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PostPosted: Tue Mar 14, 2017 7:48 pm 
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Location: Southern California, San Diego area
But the amount of carbon...holy geez.

I was going to use an electrical stator cleaner to get the gunk off (CRC Lectra-Clean), but before I do go that route, does anyone have a better cleaning idea?

I've already done a very gentle brush off, followed by low pressure air. This really needs some kind of a liquid grime cutter that won't destroy the varnish or fabric on the windings.

Once I get it clean enough I'll do some continuity tests on the windings, hopefully they haven't shorted. If they're good, then I'm going to figure out how to resolder that #30 stud to the wires. That sucker will take a bit of heat, in a confined area. Should be fun! :twisted:

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PostPosted: Wed Mar 15, 2017 12:18 am 
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Location: Lewes, East Sussex - UK
Get yourself a big lump of copper or make yourself one from a nice long length of copper pipe folded and hammered together and shaped to give you a suitable point. Put a handle on it and then heat it in a blow torch. Use some proper electrician's flux and solder on clean connections.

That should give you enough heat in a small area to heat the terminal quickly and to a temperature to melt the solder properly.

Sounds like you have a bit of cleaning to do. Maybe using a ultrasonic cleaner would be the answer?

John

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PostPosted: Wed Mar 15, 2017 2:31 am 
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Location: Southern California, San Diego area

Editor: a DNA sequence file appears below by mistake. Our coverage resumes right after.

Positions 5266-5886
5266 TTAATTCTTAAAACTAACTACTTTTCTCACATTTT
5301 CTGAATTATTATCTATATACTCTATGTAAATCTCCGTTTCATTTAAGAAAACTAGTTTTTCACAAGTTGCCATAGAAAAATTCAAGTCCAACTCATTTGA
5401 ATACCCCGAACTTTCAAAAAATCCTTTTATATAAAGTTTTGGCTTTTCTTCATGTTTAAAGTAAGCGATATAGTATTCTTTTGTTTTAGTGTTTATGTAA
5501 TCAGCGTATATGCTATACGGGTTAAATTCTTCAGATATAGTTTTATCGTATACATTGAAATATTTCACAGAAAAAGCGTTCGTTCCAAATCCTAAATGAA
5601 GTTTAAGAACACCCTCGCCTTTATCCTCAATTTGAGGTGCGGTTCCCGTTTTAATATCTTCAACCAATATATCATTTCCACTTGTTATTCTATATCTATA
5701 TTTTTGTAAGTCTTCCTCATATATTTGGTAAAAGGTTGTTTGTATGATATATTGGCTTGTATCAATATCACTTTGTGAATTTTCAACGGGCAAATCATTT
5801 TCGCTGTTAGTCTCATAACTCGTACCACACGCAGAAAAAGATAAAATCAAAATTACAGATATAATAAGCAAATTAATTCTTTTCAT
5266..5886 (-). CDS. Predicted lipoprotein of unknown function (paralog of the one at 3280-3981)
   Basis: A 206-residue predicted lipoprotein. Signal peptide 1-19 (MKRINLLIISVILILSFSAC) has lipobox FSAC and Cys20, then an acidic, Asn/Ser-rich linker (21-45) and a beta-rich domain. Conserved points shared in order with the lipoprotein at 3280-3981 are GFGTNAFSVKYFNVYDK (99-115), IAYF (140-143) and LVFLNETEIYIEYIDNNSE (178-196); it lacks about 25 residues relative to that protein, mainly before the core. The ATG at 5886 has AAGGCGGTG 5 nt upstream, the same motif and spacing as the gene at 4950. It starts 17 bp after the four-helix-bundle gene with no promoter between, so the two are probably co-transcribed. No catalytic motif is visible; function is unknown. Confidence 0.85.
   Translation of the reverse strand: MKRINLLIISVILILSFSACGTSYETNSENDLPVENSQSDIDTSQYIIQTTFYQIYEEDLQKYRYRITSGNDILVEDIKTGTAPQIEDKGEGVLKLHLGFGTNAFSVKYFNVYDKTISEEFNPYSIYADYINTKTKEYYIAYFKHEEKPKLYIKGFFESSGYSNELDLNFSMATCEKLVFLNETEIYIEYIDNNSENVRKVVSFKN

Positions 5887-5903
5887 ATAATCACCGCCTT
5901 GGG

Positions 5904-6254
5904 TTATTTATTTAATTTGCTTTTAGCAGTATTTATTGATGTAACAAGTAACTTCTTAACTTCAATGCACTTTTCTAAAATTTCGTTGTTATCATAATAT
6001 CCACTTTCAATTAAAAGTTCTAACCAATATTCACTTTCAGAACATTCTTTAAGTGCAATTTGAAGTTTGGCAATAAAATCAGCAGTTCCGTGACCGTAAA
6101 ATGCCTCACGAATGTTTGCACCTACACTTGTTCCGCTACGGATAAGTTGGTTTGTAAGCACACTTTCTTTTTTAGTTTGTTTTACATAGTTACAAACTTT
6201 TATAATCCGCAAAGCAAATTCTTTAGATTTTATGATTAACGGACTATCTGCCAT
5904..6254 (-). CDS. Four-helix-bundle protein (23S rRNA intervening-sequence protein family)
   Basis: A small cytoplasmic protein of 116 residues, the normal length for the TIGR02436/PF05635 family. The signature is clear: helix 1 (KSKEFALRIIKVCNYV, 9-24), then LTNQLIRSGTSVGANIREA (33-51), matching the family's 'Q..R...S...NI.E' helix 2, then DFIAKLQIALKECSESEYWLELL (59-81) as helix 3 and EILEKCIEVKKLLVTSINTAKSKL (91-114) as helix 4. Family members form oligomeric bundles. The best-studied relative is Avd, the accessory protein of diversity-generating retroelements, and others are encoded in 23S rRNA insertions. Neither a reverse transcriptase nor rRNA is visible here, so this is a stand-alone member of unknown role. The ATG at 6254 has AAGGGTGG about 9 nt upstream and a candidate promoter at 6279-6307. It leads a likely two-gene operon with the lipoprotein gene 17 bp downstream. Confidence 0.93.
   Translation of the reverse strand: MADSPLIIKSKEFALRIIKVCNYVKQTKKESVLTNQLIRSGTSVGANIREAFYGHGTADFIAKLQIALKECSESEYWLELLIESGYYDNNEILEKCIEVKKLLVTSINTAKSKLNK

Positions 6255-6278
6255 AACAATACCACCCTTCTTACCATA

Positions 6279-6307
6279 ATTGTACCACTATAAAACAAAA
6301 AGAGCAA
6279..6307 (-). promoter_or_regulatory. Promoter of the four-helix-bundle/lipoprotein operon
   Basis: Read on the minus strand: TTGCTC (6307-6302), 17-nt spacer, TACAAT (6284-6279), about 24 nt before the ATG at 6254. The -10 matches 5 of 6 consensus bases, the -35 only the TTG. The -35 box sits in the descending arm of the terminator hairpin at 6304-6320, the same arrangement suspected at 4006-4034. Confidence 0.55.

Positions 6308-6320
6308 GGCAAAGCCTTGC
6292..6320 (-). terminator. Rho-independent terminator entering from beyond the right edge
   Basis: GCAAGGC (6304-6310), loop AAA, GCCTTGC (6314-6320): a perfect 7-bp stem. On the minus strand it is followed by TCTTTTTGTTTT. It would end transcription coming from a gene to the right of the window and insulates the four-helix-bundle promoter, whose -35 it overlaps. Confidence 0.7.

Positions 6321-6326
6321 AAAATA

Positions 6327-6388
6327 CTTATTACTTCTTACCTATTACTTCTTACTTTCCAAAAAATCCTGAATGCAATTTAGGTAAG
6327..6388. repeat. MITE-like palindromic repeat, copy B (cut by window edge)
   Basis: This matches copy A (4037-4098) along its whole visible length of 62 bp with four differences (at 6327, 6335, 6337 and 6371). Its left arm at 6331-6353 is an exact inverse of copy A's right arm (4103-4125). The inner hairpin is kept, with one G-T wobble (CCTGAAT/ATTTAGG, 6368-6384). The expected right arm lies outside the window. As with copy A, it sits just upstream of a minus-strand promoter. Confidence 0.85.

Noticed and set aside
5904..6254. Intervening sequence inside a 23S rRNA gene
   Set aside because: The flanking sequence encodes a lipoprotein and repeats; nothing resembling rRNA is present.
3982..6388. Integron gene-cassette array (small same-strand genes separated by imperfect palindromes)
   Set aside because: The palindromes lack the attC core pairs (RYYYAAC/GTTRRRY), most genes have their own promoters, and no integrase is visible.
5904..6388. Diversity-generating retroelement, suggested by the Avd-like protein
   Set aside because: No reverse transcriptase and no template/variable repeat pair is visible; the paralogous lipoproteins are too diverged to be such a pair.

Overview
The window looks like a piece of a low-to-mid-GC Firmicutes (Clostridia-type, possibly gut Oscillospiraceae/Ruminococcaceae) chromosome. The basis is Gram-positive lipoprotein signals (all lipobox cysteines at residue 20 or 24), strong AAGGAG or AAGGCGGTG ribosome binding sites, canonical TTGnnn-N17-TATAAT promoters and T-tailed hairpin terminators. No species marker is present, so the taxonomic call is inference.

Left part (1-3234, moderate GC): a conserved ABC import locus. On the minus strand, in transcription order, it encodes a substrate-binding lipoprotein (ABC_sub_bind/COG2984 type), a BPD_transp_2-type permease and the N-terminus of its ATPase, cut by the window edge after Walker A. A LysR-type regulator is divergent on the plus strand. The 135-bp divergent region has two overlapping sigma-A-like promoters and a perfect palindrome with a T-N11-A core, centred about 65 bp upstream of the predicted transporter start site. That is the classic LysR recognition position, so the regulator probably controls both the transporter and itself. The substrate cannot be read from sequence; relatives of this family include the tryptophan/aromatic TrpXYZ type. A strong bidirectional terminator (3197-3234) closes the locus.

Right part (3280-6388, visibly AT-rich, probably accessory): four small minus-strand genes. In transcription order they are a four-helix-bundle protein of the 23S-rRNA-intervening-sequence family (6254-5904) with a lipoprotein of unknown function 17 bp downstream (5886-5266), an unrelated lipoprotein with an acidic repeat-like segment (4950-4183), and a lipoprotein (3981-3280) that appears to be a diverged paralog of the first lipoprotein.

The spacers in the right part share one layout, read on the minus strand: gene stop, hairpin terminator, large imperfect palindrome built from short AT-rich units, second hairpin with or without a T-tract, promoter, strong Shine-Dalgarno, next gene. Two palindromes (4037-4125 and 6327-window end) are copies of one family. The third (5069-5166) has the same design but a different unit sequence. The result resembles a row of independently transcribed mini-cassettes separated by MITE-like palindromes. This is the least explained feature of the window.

Good idea there.

Another one I was thinking about was using a plumbers iron, I think I've got a few around here I could use.

Lots of cleaning to do, for some of the stuff I'll be using the ultrasonic, but what I've found by reading some of the old tractor forums I'm on is to use paint thinner as a cleaning agent. Some folks use regular soap and water, but then the drying cycle takes forever. I'll go with the paint thinner and some soft brushes to begin with. Should be able to do most of it tomorrow, hopefully do the soldering later this week. I'll have to figure something out about the wire, since that actually broke prior to the solder joint.

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PostPosted: Wed Mar 15, 2017 7:34 am 
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Location: Lewes, East Sussex - UK
If you can find some of the same thickness copper wire, you could make a mechanical joint first, by twisting the new wire over a cleaned section of the old wire. Like a spring, then turn the last couple of mm of the original wire up and back to stop the new wire being pulled off, Then solder it to make a good electrical connection. Then either varnish it or use heat shrink tube on it to insulate your new joint.
Now you can enough wire to go to the original connection point.

Other thing you could do is replace the whole coil.....

Just remember using paint thinners - it might strip the varnish off the coil wires, so test it on a bit you can re-insulate if it does!!!

John

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PostPosted: Wed Mar 15, 2017 4:39 pm 
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Location: Southern California, San Diego area
Yep, if there's room that's the easiest.

Another way I've done it in the past is to whip the wires after they're butted. Then solder over it. The whipping gives it some mechanical strength, and the solder gives a good path.

I'll clean it and look at it again, but there's really not much room to work in there. I think I'll probably be pulling the windings out and doing a repair out of the case, then reinsert.

I hear you about the solvent activity, I always test first. Learned that lesson a long time ago, lol.

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